It is unfortunate that the internal racial policy was elevated from one position to another. Irrespective of the fact that it condoned severe punishments for any forms of discrimination from the white leaders in the south, it only served to increase the degrading forms of racial discrimination directed at the blacks. The late 19 century saw the prevalence of the Jim Crows laws within the states in south, which only served to promote segregation through the restriction of the blacks from gaining admittance to the various civic facilities[4].

Conclusion

The basic inference from the above is that the reconstruction of the south was a failure because its objectives were not achieved. This is because there was no commitment from the executive government, no adequate funding for long-term policies to prevent racial violence. In addition, there was fear from the white population concerning the outcomes of equity and the failure of the court intervention to maintain the amendments in the United States Constitution.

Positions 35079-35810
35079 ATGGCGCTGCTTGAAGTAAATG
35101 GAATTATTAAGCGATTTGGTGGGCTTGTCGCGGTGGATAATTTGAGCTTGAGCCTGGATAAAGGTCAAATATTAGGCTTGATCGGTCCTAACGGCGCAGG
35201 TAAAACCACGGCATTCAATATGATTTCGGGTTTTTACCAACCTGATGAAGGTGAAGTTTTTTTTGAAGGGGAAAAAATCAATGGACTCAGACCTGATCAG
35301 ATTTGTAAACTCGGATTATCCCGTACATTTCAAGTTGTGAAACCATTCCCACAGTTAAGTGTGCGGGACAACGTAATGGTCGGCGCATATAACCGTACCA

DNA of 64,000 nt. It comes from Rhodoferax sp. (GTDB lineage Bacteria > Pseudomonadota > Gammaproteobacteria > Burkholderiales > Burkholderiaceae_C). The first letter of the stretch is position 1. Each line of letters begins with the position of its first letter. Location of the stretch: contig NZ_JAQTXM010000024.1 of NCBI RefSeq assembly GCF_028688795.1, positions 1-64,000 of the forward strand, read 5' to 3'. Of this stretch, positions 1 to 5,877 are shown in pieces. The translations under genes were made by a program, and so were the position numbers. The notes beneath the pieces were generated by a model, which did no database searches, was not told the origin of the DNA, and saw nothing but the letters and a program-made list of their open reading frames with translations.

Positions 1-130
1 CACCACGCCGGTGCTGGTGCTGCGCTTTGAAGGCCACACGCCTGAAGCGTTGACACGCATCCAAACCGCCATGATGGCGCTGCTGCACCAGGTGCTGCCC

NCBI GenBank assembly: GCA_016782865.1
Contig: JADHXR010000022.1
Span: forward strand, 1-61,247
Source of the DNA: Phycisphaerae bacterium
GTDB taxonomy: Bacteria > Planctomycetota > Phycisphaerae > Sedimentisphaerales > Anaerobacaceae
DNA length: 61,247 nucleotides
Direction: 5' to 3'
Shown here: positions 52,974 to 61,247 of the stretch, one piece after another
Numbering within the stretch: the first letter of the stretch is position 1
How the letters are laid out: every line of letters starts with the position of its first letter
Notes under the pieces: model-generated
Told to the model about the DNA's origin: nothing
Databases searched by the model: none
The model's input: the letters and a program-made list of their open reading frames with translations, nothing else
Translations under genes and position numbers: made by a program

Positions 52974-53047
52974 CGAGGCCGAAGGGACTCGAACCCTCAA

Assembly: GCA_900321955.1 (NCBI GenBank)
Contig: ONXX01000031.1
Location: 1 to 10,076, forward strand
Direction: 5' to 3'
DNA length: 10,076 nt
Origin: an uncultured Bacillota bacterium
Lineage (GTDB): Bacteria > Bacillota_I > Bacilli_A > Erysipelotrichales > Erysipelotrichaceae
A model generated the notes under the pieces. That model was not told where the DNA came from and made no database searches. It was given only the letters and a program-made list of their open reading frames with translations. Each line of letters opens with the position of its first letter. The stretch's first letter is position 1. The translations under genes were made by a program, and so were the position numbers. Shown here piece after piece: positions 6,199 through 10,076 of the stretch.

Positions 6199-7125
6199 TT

Bibliography

Foner, Eric. History, Give Me Liberty!: An American. New York: W. W. Norton & Company Limited, 2010.

Hope, John. Reconstruction After the Civil War. Chicago: University of Chicago Press, 1995.

Peacock, Judith. Reconstruction: Rebuilding After the Civil War. New York: Capstone Press, 2002.

Eric, Foner. History, Give Me Liberty!: An American (New York: W. W. Norton & Company Limited, 2010), 56-60
Eric, Foner. History, Give Me Liberty!: An American (New York: W. W. Norton & Company Limited, 2010), 56-60
John, Hope. Reconstruction After the Civil War (Chicago: University of Chicago Press, 1995). 100
Judith, Peacock. Reconstruction: Rebuilding After the Civil War. (New York: Capstone Press, 2002), 74